It is worth mentioning that an active mode collects more precise and annotated data than passive mode, yet users might omit short trips (ATM, post office, and bakery) [29]. In contrast, more data is collected in passive mode but such data needs a processing chain (filtering, segmentation, points of interest, map-matching, activity, and mode detection) to be useful [30]. The aforementioned mobile applications work with a sampling frequency of 1 Hz in active mode and variable frequencies in passive mode to increase the time span of the device’s battery; such frequencies depend on the battery level (a high battery level has a higher sampling frequency than a low level one).

2.3. Campaigns

Three projects made use of the mobile application Connect in their campaigns. For data collecting purpose, Connect was installed in a set of smartphones that were shared among participants in shifted periods (2-3 weeks). As part of the campaigns, the participants were asked to report their activity using the application in active mode. The following is a brief description of the projects:(i)Multimodal electric mobility for commuter and business trips (Elmo) investigates whether electric two-wheelers, potentially combined with other types of durable mobility (classic public transport, taxi), could be a valuable alternative for work-related trips, such as commuting and business trip [31].(ii)Electric vehicles in action (EVA) are a large-scale living lab platform with various types of electric vehicles, charging infrastructure, and data loggers. The purpose of this platform is to check which geographical placement of public charging stations is most fit [27]. The project also aims to assess the impact of electric vehicles on user behaviour, to further support the definition of standards, recommendations, scenarios, and roadmaps for the sustainable deployment of electric vehicles.(iii)Olympus focuses on networked mobility, aiming at integration between shared mobility (car sharing, carpool, and bike sharing) and private and public transports. It works at different levels of integration: end-users, mobility providers, and supporting services (e.g., charging infrastructure for electrical vehicles). Its campaign started in four Belgian cities (Antwerp, Ghent, Hasselt, and Leuven). In these cities and their stations, electrical shared cars and shared bikes are made available; therefore users can also opt for an electric variant [32].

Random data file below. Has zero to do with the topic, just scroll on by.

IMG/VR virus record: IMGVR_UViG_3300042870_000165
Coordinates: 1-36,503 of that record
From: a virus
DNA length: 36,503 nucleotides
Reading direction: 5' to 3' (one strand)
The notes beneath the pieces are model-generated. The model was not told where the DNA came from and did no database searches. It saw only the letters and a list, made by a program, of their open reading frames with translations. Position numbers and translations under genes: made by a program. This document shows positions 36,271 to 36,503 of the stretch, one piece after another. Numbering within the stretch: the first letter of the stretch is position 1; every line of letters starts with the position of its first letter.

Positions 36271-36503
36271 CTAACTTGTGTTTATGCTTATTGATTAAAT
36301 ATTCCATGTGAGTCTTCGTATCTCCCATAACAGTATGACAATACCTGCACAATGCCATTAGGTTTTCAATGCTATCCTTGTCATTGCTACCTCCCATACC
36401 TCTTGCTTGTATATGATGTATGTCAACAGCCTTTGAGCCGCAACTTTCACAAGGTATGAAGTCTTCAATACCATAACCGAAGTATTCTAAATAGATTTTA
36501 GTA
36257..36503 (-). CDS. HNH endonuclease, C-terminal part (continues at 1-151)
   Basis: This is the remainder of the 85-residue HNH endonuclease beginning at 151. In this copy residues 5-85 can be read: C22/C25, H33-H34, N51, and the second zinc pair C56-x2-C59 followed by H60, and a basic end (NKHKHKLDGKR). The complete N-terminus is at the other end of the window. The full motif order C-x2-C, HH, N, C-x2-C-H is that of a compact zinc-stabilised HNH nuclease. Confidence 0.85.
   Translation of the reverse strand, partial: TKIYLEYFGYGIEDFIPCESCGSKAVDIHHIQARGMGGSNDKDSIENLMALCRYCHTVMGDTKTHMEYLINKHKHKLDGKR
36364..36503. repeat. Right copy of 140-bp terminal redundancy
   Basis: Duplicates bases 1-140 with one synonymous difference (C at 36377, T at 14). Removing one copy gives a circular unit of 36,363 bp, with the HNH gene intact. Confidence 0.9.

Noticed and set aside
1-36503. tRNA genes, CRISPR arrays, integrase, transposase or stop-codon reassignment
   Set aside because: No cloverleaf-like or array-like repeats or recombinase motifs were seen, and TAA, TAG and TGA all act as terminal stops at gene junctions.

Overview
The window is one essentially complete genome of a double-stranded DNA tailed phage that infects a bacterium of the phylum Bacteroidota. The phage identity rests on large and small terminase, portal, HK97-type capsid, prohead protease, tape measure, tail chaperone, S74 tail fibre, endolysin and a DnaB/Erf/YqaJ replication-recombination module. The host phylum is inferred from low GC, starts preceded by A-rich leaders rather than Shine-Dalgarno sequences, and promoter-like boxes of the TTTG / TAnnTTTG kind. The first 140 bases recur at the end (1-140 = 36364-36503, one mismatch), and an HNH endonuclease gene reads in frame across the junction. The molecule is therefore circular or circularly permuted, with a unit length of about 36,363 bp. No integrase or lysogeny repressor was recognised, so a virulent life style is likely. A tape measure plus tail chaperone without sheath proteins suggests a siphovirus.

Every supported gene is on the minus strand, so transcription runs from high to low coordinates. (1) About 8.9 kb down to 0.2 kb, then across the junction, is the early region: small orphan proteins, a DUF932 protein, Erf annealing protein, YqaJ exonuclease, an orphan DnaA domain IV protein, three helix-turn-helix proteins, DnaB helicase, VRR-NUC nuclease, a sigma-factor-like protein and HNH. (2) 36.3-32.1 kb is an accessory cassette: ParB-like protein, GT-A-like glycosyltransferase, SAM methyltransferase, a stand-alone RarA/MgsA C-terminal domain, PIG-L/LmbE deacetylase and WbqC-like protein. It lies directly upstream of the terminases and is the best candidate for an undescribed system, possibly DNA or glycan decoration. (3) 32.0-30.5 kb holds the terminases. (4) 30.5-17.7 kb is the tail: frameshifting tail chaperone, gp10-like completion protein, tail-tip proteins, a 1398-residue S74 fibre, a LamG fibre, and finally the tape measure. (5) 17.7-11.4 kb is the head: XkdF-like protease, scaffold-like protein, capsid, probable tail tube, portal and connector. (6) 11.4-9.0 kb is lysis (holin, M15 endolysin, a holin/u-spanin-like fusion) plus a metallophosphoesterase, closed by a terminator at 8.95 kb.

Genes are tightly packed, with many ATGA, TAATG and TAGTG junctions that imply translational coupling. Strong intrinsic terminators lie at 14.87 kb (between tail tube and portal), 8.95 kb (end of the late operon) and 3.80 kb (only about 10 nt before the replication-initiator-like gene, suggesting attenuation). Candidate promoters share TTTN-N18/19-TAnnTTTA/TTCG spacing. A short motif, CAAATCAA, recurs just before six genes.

On the other hand, the Routecoach application was a part of sustainable mobility campaign in province of Flemish Brabant. The application was freely available to download and most of the data was collected in passive mode.(iv)The main aim of the campaign was to develop an evaluation and planning toolkit for mobility projects which is transferable and can be adopted by planners [33]. The data collection process lasted from January to April 2015. In total, 8303 users actively participated by downloading the freely available application and collecting the data on more than 30,000 trips, although, in this study, we only considered the users that manually reported their activity (380 users).

A summary of the collected data is presented in Table 4; some common features across the datasets allow us to merge them into one, for instance, the sampling rate, which is set to 1 Hz when application works in active mode (i.e., users manually report the starting/stop trip). Besides, this mode records a timestamp right after the user’s action even if a GNSS location is not fixed.

Table 4: A summary of the datasets per campaign.